What Being an Editor Taught Me About Writing — via Literary Hub

Regular readers of my blog know that I’m an aspiring writer, and I’ve been working on my book for a couple of years now between teaching and learning more about edtech.

Here’s a great blog post I came across that’s written by an editor-turned-writer. It presents some unique tips for writers, and I found it quite valuable. Here’s an interesting snippet:

Writing is Revision
This won’t come as news to anyone, but I can’t stress it enough. The first draft is important, because you are working out the ideas and the plot on the page, and getting that first draft finished is an accomplishment, but what really matters is how many times you are willing to revise that draft. In my mind, this is where the role of hard work—as opposed to God-given talent—comes in. Some people are preternaturally gifted and can dash off a beautiful paragraph with no effort, but they aren’t necessarily the ones who are willing to revise, and revise again, and revise again, until their computer desktop is so cluttered with different drafts that the background is no longer visible.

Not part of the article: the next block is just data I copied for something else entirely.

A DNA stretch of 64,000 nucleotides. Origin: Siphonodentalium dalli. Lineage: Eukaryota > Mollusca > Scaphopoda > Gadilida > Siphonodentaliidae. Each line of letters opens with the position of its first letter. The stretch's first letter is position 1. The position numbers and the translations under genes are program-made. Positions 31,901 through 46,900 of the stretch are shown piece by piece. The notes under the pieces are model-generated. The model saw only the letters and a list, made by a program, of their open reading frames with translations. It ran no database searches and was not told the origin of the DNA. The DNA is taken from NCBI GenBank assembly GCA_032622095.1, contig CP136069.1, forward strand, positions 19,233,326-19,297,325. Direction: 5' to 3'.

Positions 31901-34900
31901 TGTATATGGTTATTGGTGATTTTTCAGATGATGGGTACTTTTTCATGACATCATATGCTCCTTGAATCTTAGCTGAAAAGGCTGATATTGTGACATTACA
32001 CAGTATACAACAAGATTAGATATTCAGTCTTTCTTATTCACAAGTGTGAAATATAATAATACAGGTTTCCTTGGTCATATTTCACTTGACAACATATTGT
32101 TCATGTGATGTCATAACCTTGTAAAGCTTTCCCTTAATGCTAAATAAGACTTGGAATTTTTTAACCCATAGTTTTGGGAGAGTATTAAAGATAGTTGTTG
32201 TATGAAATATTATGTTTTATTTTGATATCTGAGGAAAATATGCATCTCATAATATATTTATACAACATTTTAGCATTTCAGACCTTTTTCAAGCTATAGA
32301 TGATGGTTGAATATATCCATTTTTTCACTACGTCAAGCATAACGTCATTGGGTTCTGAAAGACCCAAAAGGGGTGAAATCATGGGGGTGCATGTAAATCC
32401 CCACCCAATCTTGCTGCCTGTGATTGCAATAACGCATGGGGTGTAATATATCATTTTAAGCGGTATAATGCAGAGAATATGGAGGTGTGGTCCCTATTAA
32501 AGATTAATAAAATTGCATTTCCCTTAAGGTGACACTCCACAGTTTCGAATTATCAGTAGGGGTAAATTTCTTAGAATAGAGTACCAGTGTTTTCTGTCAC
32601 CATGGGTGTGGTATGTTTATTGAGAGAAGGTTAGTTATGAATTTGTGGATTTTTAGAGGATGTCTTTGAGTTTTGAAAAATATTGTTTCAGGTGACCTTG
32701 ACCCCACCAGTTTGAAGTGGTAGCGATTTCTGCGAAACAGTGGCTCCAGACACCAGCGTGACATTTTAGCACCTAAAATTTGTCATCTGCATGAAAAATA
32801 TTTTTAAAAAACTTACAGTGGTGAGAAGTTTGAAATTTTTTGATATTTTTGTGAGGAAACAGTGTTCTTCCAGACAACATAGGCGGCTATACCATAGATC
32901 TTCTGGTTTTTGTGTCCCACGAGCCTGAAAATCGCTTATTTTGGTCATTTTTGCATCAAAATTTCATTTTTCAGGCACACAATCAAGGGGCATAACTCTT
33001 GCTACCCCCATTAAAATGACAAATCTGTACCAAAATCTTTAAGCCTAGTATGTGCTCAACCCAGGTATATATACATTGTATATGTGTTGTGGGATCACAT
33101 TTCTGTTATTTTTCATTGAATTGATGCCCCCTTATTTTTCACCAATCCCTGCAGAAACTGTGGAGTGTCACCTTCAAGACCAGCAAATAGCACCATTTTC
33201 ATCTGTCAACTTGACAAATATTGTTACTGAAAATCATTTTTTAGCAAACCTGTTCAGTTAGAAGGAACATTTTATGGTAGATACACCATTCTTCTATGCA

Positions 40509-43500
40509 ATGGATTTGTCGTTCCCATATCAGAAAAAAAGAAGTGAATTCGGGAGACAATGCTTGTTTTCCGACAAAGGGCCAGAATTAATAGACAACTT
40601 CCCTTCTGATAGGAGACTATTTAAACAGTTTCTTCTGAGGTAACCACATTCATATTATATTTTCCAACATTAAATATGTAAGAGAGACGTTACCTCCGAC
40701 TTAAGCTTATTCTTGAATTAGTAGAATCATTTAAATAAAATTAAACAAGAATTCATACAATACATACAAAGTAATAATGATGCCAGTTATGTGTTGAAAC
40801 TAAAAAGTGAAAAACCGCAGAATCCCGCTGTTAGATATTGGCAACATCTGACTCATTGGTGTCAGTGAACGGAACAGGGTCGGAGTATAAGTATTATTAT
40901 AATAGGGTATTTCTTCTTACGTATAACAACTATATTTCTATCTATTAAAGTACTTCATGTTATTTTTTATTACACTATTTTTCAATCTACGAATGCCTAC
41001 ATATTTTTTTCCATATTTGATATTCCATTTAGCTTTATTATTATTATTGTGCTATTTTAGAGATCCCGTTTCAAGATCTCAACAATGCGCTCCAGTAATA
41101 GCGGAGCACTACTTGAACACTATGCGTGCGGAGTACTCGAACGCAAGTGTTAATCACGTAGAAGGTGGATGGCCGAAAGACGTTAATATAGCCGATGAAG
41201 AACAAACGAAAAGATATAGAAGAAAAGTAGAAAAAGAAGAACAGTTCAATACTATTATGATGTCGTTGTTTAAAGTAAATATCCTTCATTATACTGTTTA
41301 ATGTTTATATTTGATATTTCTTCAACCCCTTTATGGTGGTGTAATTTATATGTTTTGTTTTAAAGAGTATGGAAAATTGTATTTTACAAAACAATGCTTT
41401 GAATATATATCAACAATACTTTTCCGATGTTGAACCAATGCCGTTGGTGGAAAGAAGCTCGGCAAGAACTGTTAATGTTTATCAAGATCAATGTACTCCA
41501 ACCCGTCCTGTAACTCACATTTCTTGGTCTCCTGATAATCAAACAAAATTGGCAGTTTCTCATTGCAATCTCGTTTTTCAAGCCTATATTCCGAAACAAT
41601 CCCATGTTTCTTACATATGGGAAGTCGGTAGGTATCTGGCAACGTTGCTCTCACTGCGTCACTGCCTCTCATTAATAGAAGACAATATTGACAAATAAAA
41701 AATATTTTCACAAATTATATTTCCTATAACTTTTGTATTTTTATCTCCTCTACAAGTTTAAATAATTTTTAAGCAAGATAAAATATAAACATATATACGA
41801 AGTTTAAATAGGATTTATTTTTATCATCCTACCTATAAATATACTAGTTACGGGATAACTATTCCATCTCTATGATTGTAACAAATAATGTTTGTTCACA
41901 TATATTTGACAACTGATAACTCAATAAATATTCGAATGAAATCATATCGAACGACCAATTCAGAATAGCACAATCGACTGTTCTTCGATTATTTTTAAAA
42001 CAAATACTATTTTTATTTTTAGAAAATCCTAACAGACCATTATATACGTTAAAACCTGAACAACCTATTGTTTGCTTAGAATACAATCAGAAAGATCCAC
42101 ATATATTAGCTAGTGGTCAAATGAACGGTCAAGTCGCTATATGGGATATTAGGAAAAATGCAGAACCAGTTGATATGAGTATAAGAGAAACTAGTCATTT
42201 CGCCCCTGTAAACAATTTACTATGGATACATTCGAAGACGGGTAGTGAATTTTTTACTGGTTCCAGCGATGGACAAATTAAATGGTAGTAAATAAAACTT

For more, read the complete article here at Literary Hub.

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Encourage Out-of-the-Box Thinking: #MyStudentMotivation Part 4

creativity

Teaching in a classroom often comes from prescribed curricula and textbook material. We teachers rely on lesson plans that help us ensure that all the required material is covered within the semester. Thankfully, we also are encouraged to tinker with our lesson plans to incorporate fun activities so that students really engage with the subject.

There is always scope for tweaking the assignments we give our students or even our in-class exercises to help them relate better to out-of-the-classroom subjects that they deal with in everyday life. The opportunities for these kinds of activities occur more so in language classes, especially ESL courses, where we are required to incorporate the teaching of culture along with the structure and vocabulary of a language.

As teachers, it is our responsibility to make use of these opportunities to get our students invest more of themselves in each class project so that their learning becomes more personal, and thus, more memorable to them. More importantly, this helps students think outside the box.

Here are a few methods that worked wonders with my students.

Beginning the class with a short activity